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Seeking a new normality: masculinity, interaction and a gluten free diet
Umeå University, Faculty of Social Sciences, Department of Food and Nutrition. Umeå University, Faculty of Social Sciences, Umeå Centre for Gender Studies (UCGS).
Umeå University, Faculty of Social Sciences, Department of Food and Nutrition.
Umeå University, Faculty of Medicine, Department of Public Health and Clinical Medicine, Epidemiology and Global Health.
School of Arts, Social Sciences and Management, Queen Margaret University, UK.
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2016 (English)In: International Journal of Celiac Disease, ISSN 2334-3486, Vol. 4, no 4, 138-145 p.Article in journal (Refereed) Published
Abstract [en]

From earlier studies, men diagnosed with celiac disease are known to be less troubled by their experiences of living with the disease than are diagnosed women. Previous studies, concentrating on men with celiac disease have been mostly quantitative, and have a bio-medical emphasis. The aim of this study was to explore the social experience of young men with screening-detected celiac disease and to highlight daily life situations five years after diagnosis. Seven young men, diagnosed with celiac disease when they were 13 years-olds through a large Swedish school-based celiac screening-study, were interviewed. The semi-structured interviews were analyzed from a gender perspective which resulted in three themes; being subjected to changes, striving for normality and emphasizing commitment. These were underpinned by several sub-themes. The young men dissociated themselves from being seen as a person with a life-long chronic disease. The analysis also showed that the young men’s daily experiences of living with celiac disease largely depended on their use of characteristics known to be associated with masculinity: such as being self-assured, demanding, and behaving authoritatively. In food situations, where the young men had the ability to make use of such characteristics in their informal group, they experienced fewer negative aspects of the disease. If the young men did not hold a strong position in their informal group, their situation was insecure and vulnerable and this could lead to avoidance of contacts and social meal situations.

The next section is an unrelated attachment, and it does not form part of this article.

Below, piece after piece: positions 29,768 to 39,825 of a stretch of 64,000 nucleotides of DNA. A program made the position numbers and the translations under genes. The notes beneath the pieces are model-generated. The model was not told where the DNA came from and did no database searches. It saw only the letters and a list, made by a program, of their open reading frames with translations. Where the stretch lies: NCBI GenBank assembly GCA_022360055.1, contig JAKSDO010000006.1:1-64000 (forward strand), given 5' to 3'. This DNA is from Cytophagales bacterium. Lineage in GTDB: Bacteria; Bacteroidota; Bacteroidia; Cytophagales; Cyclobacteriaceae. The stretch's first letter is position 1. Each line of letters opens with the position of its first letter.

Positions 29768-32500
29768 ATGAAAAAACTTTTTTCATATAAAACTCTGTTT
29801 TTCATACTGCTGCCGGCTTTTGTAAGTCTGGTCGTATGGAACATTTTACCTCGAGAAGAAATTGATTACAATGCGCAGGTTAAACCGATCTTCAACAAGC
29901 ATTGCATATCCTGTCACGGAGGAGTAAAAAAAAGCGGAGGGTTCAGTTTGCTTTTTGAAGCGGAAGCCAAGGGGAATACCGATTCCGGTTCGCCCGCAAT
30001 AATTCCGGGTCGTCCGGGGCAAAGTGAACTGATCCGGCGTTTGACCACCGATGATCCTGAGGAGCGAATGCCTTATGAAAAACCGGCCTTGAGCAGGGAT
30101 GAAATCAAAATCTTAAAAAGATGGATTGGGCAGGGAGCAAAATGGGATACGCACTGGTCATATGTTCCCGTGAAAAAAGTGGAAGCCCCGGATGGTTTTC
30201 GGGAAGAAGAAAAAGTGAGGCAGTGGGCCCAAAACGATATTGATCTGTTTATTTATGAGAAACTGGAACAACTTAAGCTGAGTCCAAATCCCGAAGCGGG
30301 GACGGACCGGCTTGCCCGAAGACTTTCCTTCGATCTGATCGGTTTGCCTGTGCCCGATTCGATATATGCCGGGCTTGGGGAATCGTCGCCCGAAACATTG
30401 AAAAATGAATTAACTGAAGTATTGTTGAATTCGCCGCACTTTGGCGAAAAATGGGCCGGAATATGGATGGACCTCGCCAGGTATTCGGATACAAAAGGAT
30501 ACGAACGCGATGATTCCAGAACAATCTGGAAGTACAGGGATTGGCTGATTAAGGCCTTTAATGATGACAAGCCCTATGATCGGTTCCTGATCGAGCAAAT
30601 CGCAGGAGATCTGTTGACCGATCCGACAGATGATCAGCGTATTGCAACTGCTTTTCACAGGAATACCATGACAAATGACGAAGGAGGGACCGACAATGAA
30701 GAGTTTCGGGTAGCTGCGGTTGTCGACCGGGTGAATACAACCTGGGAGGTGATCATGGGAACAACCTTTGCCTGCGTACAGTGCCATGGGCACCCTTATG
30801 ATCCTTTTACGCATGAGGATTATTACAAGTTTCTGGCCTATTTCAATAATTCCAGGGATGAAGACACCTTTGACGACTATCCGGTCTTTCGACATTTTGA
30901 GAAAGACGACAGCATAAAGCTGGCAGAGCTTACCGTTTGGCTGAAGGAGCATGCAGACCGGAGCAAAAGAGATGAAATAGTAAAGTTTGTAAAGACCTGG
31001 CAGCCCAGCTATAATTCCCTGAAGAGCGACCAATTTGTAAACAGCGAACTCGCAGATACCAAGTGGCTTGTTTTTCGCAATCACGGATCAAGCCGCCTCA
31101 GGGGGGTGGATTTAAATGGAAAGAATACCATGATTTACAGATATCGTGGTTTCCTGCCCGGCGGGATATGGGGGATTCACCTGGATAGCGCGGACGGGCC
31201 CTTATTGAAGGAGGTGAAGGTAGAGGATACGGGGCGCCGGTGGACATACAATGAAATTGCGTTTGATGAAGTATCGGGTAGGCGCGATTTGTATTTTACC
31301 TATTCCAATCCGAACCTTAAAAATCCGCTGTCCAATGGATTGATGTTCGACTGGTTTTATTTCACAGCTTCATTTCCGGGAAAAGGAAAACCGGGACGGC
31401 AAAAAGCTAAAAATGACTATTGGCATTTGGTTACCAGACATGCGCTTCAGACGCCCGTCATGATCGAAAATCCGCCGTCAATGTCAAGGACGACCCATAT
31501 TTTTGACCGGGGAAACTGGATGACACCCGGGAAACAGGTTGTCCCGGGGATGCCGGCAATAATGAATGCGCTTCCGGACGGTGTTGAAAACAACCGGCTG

Place, publisher, year, edition, pages
2016. Vol. 4, no 4, 138-145 p.
Keyword [en]
celiac disease, young males, gender, masculinity, social norms
National Category
Public Health, Global Health, Social Medicine and Epidemiology Gender Studies Other Social Sciences not elsewhere specified
Research subject
Food and Nutrition
Identifiers
URN: urn:nbn:se:umu:diva-129442DOI: 10.12691/ijcd-4-4-7Scopus ID: 2-s2.0-85010382769OAI: oai:DiVA.org:umu-129442DiVA: diva2:1060502
Available from: 2016-12-28 Created: 2016-12-28 Last updated: 2017-03-16Bibliographically approved

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Kautto, EthelOlsson, CeciliaIvarsson, AnneliLyon, PhilHörnell, AgnetaAlex, Lena
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Department of Food and NutritionUmeå Centre for Gender Studies (UCGS)Epidemiology and Global HealthDepartment of Nursing
Public Health, Global Health, Social Medicine and EpidemiologyGender StudiesOther Social Sciences not elsewhere specified

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CiteExportLink to record
Permanent link

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Citation style
  • apa
  • harvard1
  • ieee
  • modern-language-association-8th-edition
  • vancouver
  • Other style
More styles
Language
  • de-DE
  • en-GB
  • en-US
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  • nn-NO
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  • sv-SE
  • Other locale
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Output format
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  • text
  • asciidoc
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